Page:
2. Well-lubricated lunches, copious but simple, in the sun
3. No further requirement to be in the office every morning at 8.30
4. Slower, more civilised pace of life, more time to stand and stare
5. Unblinkered love of southern France, though not necessarily of the entire French nation.
6. Gardens where more would grow than a few wizened potatoes or gale-deformed cabbages (we lived in North-East Scotland)
7. Warmer climate, no more endless sniffing from November to April
8. No further requirement to wear more than shorts and T-shirt and occasional pullover
9. Closeness of Mediterranean, Spain, Italy, Switzerland etc.
10. Some financial ease after selling dear and buying cheap: interest rates in 1990/91 frolicked about at 14%. You could see why it's called interest.

And comments, with hindsight: (Sorry if this means flicking the screen up and down.)

1. Well, maybe. More like mid-life crisis and temporary aberration of otherwise sound judgement. You just just have to follow where your less base instincts lead and make the best of the consequences.
2. Oh yes! Let's hear it for that crusty bread, the olives, the cheese, the succulent tomatoes, the sausage, the peaches, the local rouge, mmm! - but you'd better write off the rest of the day.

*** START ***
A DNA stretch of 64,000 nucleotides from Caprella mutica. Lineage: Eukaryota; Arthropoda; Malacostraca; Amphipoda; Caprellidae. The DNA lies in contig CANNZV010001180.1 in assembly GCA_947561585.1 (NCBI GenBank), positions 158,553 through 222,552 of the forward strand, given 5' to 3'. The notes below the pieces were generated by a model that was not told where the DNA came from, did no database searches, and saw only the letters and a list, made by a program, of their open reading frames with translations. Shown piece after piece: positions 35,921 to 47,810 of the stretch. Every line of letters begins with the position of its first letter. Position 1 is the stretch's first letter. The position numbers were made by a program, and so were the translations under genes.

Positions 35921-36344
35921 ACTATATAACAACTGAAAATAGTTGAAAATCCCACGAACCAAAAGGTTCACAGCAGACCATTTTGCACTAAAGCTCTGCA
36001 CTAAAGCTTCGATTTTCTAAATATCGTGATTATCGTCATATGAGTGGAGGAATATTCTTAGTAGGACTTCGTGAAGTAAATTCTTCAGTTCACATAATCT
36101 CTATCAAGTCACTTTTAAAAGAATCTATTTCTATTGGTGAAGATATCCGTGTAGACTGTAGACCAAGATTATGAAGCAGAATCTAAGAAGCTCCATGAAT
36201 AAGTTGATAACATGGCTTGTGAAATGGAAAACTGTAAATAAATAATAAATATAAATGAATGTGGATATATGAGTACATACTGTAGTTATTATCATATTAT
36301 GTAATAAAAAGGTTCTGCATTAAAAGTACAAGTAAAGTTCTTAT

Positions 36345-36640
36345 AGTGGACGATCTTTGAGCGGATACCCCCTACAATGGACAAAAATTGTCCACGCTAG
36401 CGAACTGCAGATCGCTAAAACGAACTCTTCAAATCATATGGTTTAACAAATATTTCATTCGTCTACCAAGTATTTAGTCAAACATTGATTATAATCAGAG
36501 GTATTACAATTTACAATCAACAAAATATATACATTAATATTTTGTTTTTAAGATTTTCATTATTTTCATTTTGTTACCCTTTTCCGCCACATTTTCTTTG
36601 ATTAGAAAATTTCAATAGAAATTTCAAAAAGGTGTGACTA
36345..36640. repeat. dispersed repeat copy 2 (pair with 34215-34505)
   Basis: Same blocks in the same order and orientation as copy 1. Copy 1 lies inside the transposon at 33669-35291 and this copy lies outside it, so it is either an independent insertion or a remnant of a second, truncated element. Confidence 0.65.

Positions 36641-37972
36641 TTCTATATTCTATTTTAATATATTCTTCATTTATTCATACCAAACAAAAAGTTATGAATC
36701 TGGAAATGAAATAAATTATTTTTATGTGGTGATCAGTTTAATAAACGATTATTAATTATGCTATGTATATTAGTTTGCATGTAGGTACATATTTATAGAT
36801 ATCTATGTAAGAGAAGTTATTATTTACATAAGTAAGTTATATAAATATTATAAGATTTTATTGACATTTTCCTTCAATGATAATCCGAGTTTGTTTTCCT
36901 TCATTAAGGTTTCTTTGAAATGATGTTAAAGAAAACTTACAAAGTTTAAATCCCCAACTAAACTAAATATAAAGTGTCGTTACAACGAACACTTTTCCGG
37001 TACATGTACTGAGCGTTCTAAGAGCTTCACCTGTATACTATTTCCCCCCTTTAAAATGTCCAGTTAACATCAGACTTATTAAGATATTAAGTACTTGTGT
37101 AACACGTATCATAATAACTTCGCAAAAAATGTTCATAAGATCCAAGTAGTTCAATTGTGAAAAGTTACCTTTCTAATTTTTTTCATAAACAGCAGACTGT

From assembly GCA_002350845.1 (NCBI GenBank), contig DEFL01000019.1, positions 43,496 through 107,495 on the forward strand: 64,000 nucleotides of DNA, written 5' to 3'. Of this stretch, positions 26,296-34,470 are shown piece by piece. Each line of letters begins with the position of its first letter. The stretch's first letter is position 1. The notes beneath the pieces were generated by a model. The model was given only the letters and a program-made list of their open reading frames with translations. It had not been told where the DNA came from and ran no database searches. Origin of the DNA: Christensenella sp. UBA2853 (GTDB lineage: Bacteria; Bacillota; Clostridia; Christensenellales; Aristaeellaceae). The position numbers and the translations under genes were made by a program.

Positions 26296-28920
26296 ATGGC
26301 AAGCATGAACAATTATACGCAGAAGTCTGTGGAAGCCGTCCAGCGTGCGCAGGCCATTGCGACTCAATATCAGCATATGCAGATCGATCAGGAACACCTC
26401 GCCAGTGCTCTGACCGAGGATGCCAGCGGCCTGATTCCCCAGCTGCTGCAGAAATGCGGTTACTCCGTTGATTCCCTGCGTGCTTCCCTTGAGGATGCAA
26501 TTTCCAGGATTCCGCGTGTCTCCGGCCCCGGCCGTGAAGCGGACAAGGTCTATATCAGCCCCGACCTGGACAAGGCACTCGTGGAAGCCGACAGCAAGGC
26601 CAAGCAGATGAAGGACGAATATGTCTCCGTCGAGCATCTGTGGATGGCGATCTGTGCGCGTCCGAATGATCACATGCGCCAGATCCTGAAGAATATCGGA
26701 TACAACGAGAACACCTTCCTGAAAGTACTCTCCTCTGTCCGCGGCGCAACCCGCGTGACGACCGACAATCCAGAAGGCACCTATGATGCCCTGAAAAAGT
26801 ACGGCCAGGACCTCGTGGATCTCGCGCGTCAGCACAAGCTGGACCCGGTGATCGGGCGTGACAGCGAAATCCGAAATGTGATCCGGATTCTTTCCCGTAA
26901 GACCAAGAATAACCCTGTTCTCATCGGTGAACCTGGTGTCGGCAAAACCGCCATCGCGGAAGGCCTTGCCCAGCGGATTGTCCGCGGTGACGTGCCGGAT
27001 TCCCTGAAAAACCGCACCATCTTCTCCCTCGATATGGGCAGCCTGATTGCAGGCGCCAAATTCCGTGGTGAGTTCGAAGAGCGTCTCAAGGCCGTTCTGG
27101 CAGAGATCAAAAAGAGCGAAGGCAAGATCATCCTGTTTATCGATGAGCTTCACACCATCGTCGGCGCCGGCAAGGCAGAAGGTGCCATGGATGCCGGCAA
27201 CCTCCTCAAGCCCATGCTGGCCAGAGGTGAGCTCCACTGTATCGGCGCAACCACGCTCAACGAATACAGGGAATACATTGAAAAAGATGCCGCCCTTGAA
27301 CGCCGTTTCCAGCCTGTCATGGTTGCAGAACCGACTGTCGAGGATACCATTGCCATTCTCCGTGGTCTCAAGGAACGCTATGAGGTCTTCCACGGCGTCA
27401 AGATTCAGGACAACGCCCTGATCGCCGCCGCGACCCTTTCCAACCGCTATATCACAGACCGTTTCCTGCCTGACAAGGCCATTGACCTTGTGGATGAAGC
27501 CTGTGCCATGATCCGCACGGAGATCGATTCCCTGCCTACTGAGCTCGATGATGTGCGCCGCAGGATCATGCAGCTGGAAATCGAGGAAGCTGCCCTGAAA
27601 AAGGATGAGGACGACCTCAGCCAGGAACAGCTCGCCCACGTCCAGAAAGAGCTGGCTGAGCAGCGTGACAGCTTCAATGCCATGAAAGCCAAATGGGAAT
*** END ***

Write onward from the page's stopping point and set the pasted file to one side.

3. Yes, fantastic. You always knew you were born for better things. This is true freedom.
4. Twaddle. It's just as hectic as it ever was. As in most rural areas of southern Europe, there are many elderly people about. We're joining them, by degrees. Maybe this gives an illusion of slowness, as the tortoise said in the lift.
5. The buzz wears off eventually. Most French people of our acquaintance are charming, neighbourly and helpful. You have to go halfway and maybe a bit more to meet them: they don't start waving the Union Jack and singing Rule! Britannia as soon as you arrive. It's two-way traffic.
6. Oh! The strawberries! And the aubergines and the haricot beans and the tomatoes and the peppers and the courgettes and the melons . . .
7. What's a handkerchief?
8. I wouldn't mind putting a tie on now and again, if I could remember how to do the knot.
9. Barcelona's about 3½ hours away. A very sophisticated city. We can go there for lunch and be back in good time for the evening apéritif.
10. Ah, the crunch. 14% was a fool's paradise. You're lucky to get 3½% now. In fact everything's changed: southern French house prices are four or five times what they were back in 1991.

But still the Brits come. I asked our local estate agent, a formidable lady who once won an award from one of the UK francophile magazines for excellence and for the fantastic speed at which she drove round the mountain hairpin bends – I asked her what percentage of her sales this year had been to Brits. She doesn't always distinguish very easily between Brits, Dutch, Germans, Irish, Scandinavians and the occasional American, but lumped together they accounted for about 90%, she said. The French just can't afford the prices incomers are prepared to pay.

If I were French I think I'd have something to say about that.